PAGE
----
- Breakfast: Jolpan
- Lunch / Dinner:
- Veg: Khar, Baby potatoes in ferns, Kochu (colocasia)
- Non-veg: Kumura diya hanhor mangkho (Duck with ash gourd), Pork/chicken with bamboo shoots, Patot diya maas (fish wrapped in banana leaf)
- Snacks: Pitha
Music in its winds. Peace in every breath you take. If this doesn’t define the simple air of Assam, the gateway to the north east of India, nothing ever will. Lush green fields, rains for quite some time of the year, and simple people. The culturally rich state of Assam, evokes an image as such when thought about for the first time. While the north east of India is still relatively less wandered and wondered about than the rest of India, Assam and the other states of the north east are gradually becoming go to destinations for people looking for lands and sights which are refreshingly natural, innocent and most importantly untouched by the concrete jungles of rapid urbanization. I was born and brought up in the beautiful land of Assam breathing in its air, enjoying the stormy rains and winds which would shower down whenever the slightest of heat engulfed the air. I am from those times when every Sunday was something you would relish because your mother would cook up a chicken curry, when every evening you would look forward to getting back home because of the home made sweets you could savour. I visited Assam recently, and as I wandered around the country side, it brought back memories from long down the lane, when happiness was eating something special that my mother cooked, and those occasional sweet treats. To re-visit those days, here is what food in Assam would be about, as you travel through the day, taking in a place ravaged by long periods of strife and neglect no doubt, but of heartbreaking beauty nevertheless.
1. Breakfast the Cereals way: Jolpan A typical Assamese breakfast starts with the Jolpan. It is a combination of cereals such as ground rice known as Xandoh, flattened rice known as Chira, Puffed rice locally known as Muri, cooked soft rice also called Kumol Saol or Bora Saol, served along with curd, jaggery, and cream. This entire preparation is a healthy breakfast which is also served as a primary dish during the festival of Bihu. It is served in a brass (pitol) cup unique to tables in Assam.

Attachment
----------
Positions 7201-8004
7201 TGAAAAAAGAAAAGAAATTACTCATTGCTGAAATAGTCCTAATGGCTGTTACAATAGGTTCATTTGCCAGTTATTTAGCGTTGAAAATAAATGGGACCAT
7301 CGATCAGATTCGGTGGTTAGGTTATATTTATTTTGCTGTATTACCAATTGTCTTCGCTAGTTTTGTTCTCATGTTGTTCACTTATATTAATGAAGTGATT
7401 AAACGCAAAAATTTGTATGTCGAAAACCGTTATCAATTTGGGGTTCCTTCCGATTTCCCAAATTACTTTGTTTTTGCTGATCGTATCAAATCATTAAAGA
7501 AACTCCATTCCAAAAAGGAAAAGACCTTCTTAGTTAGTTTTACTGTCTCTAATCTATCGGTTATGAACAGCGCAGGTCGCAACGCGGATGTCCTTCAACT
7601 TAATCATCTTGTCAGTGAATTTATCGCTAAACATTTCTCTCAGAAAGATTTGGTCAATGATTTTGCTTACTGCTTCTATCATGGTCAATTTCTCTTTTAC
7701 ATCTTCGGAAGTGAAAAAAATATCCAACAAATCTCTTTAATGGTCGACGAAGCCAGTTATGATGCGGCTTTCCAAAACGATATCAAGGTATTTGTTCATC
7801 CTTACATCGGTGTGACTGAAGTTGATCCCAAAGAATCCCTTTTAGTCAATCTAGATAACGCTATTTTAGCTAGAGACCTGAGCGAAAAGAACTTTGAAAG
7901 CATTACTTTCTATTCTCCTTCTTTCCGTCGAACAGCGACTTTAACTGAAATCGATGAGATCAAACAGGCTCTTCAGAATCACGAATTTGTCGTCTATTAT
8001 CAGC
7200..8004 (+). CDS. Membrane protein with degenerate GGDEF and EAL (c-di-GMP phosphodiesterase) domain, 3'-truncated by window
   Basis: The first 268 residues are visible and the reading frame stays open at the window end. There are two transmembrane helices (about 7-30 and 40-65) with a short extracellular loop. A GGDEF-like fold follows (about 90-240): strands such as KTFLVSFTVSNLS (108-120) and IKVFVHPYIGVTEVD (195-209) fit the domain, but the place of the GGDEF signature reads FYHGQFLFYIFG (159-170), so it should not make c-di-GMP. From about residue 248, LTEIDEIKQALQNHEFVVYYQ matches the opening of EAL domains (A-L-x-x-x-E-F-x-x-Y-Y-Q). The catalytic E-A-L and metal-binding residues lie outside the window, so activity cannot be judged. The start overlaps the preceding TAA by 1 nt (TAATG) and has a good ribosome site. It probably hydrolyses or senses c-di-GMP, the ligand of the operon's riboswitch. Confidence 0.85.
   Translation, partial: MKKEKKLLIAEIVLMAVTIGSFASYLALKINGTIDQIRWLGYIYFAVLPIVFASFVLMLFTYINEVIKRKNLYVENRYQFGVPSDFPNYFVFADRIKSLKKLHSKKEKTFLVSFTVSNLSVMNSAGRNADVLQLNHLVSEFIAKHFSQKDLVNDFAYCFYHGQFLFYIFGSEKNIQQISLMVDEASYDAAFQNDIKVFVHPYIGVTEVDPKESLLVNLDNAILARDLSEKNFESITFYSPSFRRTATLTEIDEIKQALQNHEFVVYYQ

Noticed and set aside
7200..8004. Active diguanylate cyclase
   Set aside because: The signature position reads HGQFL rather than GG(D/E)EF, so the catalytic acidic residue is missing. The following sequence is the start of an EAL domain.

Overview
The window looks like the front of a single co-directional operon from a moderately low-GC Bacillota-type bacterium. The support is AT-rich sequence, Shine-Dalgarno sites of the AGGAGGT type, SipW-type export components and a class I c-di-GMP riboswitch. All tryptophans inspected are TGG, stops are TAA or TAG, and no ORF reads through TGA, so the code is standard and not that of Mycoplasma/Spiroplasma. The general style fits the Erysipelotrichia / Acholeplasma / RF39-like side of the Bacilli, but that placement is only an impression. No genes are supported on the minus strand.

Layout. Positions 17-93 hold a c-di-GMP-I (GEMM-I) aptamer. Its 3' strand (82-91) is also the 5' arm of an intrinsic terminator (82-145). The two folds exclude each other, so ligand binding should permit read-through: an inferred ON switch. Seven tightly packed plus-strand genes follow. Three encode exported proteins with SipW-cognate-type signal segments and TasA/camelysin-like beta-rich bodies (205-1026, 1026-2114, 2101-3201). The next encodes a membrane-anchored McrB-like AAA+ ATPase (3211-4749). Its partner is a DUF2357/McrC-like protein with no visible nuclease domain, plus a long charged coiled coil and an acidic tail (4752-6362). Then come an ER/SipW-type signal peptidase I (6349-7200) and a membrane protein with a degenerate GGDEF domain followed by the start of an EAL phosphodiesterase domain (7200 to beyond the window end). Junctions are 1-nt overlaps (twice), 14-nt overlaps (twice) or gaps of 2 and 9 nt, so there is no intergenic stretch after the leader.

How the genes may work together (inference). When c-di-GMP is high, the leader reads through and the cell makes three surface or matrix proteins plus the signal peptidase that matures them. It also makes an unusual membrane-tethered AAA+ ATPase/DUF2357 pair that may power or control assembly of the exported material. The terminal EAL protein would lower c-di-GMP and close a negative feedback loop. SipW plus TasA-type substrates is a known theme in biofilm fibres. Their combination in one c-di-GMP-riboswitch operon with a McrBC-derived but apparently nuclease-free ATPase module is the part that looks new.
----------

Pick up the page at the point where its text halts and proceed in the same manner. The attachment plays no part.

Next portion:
2. Options for Lunch & Dinner: A traditional lunch in Assam is more often than not, accompanied by meats in various preparations, a healthy serving of steamed rice, unique vegetable preparations, a spicy pickle of the infamous bhut Jolokia (once the hottest chilli in all of Asia) and more. In fact the following are just some of the best dishes in an Assamese lunch preparation. The complete list would probably call for a couple of coverages altogether.
a. Khar: A wholesome lunch in Assam isn’t complete without a serving of Khar. A khar can be prepared in different ways like amitar khar (papaya khar), khar dal ( khar with lentils) etc. But what stays common to all these preparations is the khar itself. Khar is basically an alkaline extract from the ashes of burnt dried banana peels. This extract is the core ingredient when preparing any form of Khar.
b. Baby potatoes in a Toss of Ferns (Dhekiya Xaak Aaru Guti Aaloo Bhoja) Although most travelogues cover food in Assam or the north east with more of non-vegetarian dishes, the truth is that vegetarian dishes are as much in vogue, in local eateries as well as homes of Assam as non-vegetarian dishes. In fact in Assam, non-vegetarian dishes are more reserved for the holidays or special occasions rather than a daily eat. Baby potatoes freshly dug tossed in a simple preparation of ferns (called Haak locally in Assam) is one of the more popular vegetarian sides during a traditional lunch.
c. Kochu (colocasia): Another vegetarian delight often cooked in Assam to accompany the lunch palate are dishes made from the colocasia plant, locally known as Kochu. It is prepared all on its own as well as with Dal (lentils) and other vegetables. However one must be careful while trying dishes made with Kochu just because some of these leaves can cause itching and irritation, if not properly picked.